There you have the magic phrase.  My team.  Substitute “team” for any piece of entertainment: “TV show,” “movie,” “book series,” “comic,” etc.  Once an artist has created a work, unless they don’t want to be paid, they release it to the public.  At that point, each person that consumes the piece of art owns it in some way.

Maybe “owns” is a bit strong.  How about “possesses”?  Fans possess the work with their own connotations and meanings that are representative of their life up to that point.

Autographed Pujols MVP ball

If I were to ask what Albert Pujols meant to baseball fans, I would get different answers from each one.  Some would say the greatest first baseman since Lou Gehrig.  Others would say the greatest first baseman ever, since Gehrig didn’t play in an integrated game, fWAR or rWAR be damned.  Others might point to an individual statistic like .328 (career batting average), 445 (career home runs) or three (number of MVP awards).  Some might point to his faith and his work with charities.  Every person would have a different point of view and none would be the same as Albert’s own.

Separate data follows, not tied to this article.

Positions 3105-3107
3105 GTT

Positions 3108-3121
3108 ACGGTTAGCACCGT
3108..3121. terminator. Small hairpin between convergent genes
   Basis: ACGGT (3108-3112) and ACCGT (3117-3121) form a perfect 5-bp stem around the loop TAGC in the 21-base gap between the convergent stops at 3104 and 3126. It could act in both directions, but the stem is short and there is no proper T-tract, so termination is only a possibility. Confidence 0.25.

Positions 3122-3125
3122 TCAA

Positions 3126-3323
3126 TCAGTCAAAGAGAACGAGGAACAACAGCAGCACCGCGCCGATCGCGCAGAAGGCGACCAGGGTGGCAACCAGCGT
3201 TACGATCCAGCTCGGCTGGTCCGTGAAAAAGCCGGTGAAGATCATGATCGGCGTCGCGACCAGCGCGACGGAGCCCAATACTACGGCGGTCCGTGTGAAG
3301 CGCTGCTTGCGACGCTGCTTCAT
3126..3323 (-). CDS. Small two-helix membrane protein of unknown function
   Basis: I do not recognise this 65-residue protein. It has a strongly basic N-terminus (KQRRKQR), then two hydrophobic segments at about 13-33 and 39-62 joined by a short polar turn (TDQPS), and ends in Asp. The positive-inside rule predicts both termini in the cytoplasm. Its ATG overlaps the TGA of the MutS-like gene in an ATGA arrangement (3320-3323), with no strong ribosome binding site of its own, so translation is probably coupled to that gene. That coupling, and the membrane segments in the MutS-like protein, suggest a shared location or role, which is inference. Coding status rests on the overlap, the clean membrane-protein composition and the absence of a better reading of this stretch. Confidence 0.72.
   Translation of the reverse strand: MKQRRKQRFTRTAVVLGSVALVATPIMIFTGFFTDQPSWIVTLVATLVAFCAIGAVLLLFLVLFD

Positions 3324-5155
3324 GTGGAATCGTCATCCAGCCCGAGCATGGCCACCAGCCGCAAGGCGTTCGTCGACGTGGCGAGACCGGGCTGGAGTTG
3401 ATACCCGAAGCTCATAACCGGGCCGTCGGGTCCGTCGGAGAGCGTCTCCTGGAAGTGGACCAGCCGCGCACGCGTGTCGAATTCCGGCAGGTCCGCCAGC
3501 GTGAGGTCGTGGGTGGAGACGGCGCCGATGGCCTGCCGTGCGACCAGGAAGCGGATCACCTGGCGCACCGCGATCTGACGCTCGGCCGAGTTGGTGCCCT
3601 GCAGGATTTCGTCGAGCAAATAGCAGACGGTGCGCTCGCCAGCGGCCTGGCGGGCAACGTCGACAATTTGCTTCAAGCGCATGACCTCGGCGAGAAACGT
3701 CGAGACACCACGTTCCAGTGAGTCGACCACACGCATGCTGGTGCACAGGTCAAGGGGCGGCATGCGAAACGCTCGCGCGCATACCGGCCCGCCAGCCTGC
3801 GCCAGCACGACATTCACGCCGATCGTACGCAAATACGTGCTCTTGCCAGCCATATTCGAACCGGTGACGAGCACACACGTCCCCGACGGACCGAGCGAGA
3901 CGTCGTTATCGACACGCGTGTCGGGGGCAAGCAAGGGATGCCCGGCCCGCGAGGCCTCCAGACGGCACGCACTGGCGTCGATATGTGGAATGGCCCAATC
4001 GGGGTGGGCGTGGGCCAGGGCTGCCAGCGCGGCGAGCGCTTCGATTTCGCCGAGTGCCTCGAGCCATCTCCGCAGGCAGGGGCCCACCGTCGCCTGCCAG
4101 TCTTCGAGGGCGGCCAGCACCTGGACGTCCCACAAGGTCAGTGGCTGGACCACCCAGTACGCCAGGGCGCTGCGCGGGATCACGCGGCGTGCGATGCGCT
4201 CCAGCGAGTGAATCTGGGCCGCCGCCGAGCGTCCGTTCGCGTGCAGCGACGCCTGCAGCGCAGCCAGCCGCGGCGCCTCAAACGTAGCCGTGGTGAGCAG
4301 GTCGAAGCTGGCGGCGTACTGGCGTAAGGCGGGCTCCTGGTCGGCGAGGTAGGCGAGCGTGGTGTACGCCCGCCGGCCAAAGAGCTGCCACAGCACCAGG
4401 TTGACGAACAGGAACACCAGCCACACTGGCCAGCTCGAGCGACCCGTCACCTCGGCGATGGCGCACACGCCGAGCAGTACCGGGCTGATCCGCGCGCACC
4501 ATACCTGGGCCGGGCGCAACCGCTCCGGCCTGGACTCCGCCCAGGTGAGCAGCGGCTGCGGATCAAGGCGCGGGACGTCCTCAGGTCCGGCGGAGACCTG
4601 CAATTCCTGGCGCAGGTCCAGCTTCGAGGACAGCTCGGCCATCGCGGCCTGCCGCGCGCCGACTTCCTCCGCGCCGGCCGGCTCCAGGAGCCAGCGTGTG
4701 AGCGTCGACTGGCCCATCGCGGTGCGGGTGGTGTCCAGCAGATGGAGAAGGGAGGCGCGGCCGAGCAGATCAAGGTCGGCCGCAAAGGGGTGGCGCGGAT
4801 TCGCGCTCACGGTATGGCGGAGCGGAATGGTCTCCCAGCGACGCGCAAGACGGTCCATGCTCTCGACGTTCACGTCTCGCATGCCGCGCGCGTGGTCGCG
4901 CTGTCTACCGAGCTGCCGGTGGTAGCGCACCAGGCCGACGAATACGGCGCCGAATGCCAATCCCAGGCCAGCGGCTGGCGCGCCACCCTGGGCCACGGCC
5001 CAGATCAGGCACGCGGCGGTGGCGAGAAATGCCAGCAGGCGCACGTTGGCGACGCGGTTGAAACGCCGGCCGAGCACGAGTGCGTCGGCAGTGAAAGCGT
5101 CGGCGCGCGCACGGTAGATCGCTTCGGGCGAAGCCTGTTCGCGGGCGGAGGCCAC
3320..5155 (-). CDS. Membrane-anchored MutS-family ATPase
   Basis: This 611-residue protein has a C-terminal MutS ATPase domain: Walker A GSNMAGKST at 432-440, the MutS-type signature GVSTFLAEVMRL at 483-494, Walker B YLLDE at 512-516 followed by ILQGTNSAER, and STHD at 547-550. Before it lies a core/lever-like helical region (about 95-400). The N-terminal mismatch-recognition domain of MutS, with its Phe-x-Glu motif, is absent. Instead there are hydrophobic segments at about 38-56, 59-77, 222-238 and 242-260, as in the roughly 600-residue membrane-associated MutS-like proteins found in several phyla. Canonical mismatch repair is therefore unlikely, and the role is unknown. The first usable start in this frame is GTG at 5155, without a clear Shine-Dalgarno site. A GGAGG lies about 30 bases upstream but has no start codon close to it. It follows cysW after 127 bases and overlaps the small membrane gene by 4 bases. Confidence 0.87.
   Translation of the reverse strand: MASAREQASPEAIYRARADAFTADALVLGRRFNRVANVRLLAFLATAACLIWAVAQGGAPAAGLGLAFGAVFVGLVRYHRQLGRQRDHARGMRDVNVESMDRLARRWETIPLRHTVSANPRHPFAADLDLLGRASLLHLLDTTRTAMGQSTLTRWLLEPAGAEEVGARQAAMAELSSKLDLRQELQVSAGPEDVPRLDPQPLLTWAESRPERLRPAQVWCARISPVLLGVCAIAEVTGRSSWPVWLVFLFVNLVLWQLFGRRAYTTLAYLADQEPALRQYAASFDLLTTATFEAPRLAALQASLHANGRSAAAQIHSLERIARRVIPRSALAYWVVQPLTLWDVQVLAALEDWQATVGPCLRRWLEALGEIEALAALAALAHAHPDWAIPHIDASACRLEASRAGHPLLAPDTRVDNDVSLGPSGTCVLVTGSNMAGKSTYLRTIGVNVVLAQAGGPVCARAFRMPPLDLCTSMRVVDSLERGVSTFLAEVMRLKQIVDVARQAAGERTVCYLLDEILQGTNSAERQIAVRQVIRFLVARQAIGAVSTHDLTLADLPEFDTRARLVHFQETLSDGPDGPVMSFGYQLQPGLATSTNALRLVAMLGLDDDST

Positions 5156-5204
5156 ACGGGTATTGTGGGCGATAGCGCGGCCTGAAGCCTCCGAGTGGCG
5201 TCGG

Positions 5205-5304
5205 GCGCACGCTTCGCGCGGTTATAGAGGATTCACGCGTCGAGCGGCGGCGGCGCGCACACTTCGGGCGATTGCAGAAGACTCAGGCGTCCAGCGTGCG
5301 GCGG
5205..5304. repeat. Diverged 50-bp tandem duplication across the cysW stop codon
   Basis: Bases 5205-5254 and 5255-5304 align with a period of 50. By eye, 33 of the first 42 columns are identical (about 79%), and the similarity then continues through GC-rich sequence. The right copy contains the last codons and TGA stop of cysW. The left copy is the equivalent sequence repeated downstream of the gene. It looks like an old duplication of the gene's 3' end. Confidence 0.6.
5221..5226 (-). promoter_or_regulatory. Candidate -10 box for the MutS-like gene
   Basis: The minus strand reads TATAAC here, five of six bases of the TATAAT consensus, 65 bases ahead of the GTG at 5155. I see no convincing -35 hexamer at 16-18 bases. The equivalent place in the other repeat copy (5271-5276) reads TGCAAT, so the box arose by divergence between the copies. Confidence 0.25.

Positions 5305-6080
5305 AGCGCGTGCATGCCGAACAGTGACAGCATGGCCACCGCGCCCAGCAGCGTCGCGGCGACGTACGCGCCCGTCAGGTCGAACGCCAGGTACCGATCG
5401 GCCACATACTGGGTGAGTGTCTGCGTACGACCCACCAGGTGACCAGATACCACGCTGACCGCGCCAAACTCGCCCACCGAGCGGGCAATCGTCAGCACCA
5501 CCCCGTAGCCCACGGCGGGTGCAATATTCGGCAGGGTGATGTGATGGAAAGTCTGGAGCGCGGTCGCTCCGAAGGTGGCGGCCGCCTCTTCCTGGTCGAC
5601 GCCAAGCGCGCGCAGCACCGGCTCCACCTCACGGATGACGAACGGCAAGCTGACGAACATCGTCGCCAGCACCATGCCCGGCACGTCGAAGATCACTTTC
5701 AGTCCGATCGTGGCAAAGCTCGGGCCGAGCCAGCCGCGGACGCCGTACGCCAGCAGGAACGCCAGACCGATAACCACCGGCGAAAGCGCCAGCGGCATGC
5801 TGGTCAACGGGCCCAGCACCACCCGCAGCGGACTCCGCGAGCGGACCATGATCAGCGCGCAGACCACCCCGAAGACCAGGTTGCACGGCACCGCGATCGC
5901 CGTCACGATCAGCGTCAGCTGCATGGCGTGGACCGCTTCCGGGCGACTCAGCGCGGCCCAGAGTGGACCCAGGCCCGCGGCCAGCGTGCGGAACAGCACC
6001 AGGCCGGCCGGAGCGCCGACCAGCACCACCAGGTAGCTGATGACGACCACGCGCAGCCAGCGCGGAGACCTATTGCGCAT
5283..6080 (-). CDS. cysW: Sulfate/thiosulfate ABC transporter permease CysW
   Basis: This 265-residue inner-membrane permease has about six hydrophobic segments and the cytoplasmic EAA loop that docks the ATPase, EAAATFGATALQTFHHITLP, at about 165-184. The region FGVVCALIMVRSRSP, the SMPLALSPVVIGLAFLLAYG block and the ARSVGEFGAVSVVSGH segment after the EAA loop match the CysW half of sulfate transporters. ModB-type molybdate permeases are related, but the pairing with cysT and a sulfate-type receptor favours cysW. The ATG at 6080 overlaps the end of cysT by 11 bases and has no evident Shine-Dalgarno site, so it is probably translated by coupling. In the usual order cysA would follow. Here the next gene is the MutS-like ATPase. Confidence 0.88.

Lou Gehrig autographed ball

Lou Gehrig autographed ball

What if I did the same for the Star Wars franchise?  What if I asked you about the career of Harrison Ford and how would your answer be different if I asked you in 1989 compared to 2012?  What if I asked you about the first movie you ever saw with your current significant other?  How do you feel about that movie and the actors in it?  What about the favorite TV show that you view with that special someone, once a week, when you sit close and enjoy the company of each other and those people on the screen in your living room?  I’m sure each question to each person would get a very different response. Heck, some people might say that they wish Harrison Ford had done more movies like Regarding Henry.  They’d be wrong, but they might say it.

Ford and beagle friend in Regarding Henry

Around the same time as Albert Pujols shot my heart through with a poison arrow (and you think sports fans aren’t just drama queens waiting to happen), I finished reading A Feast for Crows.  I’ve talked about the other books in the series that I have read so far, but darn it, you put thousands of pages in front of me with well-defined characters and at some point I’m going to get fed up like I have with Harrison Ford in his last fifteen years of work.  LIGHT TO MEDIUM SPOILERS AHEAD!!!